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Customers using our certified sensors do not need to test their equipment regarding to radio emissions in the K-Band.
There is no general rule for sensor selection. Each application has its own requirements. Please contact RFbeam to discuss the optimal solution for your specific needs.
K-band stands for the radio frequency range of 18...27GHz. A portion of this range from 24...24.250GHz is a so called ISM (Industrial, Science and Medical) radio band. RFbeam sensors use the ISM K-band. The ISM K-band allows operating our sensors in nearly all countries worldwide. For more details on ISM bands please refer to http://en.wikipedia.org/wiki/ISM_band.
Doppler Radar is used to detect moving objects and evaluate their velocity. A reflective moving object in sight of the sensor generates a low frequency sine wave at the sensor output, that is proportional to the object speed. The amplitude depends on the distance and the reflectivity of the moving objects. The output frequency is proportional to the object speed: 158Hz per m/s or 44Hz per km/h for a radial moving object. Some RFbeam sensors are “stereo” senors with 2 outputs, called I (In phase) and Q (Quadrature). These sensors allow detecting the moving direction (approaching, receding). For more details, please refer to the application note “AN01 Radar Sensor Basics”.
FMCW stands for Frequency Modulated Continuous Wave Radar. FMCW is used to detect distances (ranging) of stationary and moving objects.
This type of Radar uses a frequency modulated carrier. Typically, the carrier frequency is changed linearly by applying a sawtooth or a triangle waveform. At the output of the Radar transceiver we get low frequency signal called beat frequency. This is the result of mixing (=multiplying) transmitted and received frequencies.
Most RFbeam sensors have an analog FM input. Some types can also be modulated under digital control.
In K-Band (24GHz), maximum allowed frequency modulation depth is < 250MHz. We also have to take in account tolerances and temperature influences. This limits the usable frequency shift to typically 150MHz. This results in a resolution (and a minimum distance) of 1m.
FSK stands for Frequency Shift Keying. FSK allows distance measurements (ranging) of moving objects. FSK allows a better resolution than FMCW and uses less bandwidth. FSK uses switching between two discrete carrier frequencies fa and fb, while FMCW uses linear ramps.
This technique is based on the Doppler signals generated by reflective moving objects. Due to the very small step fa - fb a moving target will appear at the nearly the same Doppler frequency at both carriers, but with a different phase. This phase is proportional to the distance of the moving object.
For more Details, please refer to the application note “AN01 Radar Sensor Basics”.
Speed can be measured with so called Doppler sensors. These sensors deliver a low frequency sine wave that is proportional to the object speed. Nearly all RFbeam sensors allow measuring speed. For more details see question "What does Doppler sensor mean?"
This depends on the sensor output bandwidth and on the data processing bandwidth. Speed of a K-Band Doppler sensor is calculated by output frequency / 44Hz per km/h. Please refer to the data sheet (parameter IF frequency range) for the specific sensor.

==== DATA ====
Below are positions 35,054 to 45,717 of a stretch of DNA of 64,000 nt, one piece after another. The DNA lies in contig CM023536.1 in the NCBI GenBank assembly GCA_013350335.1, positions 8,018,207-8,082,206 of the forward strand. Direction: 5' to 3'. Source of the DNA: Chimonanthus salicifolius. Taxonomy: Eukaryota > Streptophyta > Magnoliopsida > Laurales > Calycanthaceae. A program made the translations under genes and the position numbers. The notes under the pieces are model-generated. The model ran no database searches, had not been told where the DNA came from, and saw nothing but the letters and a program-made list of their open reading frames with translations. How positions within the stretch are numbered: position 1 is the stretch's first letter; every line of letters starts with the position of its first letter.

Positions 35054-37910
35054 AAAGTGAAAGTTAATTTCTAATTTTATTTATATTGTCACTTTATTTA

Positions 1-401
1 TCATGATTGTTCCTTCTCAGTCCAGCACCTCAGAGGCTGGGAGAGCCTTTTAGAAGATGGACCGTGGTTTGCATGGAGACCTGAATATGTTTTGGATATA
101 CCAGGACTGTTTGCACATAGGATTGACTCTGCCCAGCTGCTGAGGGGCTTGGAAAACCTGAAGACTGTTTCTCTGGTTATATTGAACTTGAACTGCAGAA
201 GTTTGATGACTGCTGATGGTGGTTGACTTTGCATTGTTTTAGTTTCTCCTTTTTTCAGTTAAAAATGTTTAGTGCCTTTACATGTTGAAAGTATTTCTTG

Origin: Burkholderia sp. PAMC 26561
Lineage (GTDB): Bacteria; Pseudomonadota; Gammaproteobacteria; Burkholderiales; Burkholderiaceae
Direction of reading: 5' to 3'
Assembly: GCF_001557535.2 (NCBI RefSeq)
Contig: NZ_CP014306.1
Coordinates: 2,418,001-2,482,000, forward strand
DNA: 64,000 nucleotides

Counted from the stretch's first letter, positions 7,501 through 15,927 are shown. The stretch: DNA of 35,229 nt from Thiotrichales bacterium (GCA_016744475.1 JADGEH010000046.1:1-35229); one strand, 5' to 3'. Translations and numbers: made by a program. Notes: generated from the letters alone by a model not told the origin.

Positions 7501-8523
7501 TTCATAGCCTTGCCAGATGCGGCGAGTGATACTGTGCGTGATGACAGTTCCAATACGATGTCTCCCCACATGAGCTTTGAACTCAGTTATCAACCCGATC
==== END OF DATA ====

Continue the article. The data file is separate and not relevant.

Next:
K-MC1 high gain output bandwidth = 40Hz to 15kHz → speed range 1km/h to 340km/h
This is nearly the same task as measuring distances of objects. With FMCW, you may “learn” the environment (the “background”) without the object. If an object is in place, FMCW output will become different from the learned curve. For more details on FMCW see What is FMCW Radar?
For stationary objects, FMCW is the most used technology for distance measurement. Please refer to What is FMCW Radar?
For moving objects, most used technology is FSK. Please find more information in What is FSK?
RFbeam defines antenna pattern (also called beam width) as the angular width of beam, where the (Doppler) output signal amplitude drops to 50% (-6dB). K-LC1 example 80° x 35°: This is an asymmetrical beam. Sometimes, horizontal beam width is called azimuth, vertical beam width is called elevation. These expressions are misleading, because the sensor can be mounted in either direction.
Most RFbeam sensor antennas are so called patch antennas. Each single patch (rectangle) builds a small antenna. In a combination, they build an array, that focus the beam. The more patches, the narrower the beam:
The broader the antenna, the narrower the beam. Most RFbeam sensors have 2 antennas, one for transmitting and one for receiving signals. For transceivers, antenna pattern designates the resulting combination of transmitter and receiver characteristics. In this example, both antennas have the same characteristics.
RFbeam K-MCx sensors have a built-in RSW (Rapid Sleep Wakeup) that allows saving more than 90% of the full current consumption. Special considerations on pulsing and data acquisition are described in the corresponding data sheet. Current saving with K-LCx sensors may accomplished by pulsing the power supply. External sample & hold circuitry is needed. This technique allows saving of up to 99% of the normal current consumption. For more details, please refer to the application note “AN02 Noise and Pulsed Operation”.
Unlike other sensor technologies, Radar sensors may be completely hidden. Of course, the microwaves must be able to pass the cover with losses as low as possible. Therefore, metal covers are not appropriate! Radar antenna covers are also called Radom (derived from Radar Dome).
Every cover has some influence on the shape of detection field and the achievable maximum distance. Radar can „view“ through plastic and glass of any color. This makes a high degree of design freedom. Nevertheless, some rules should be considered.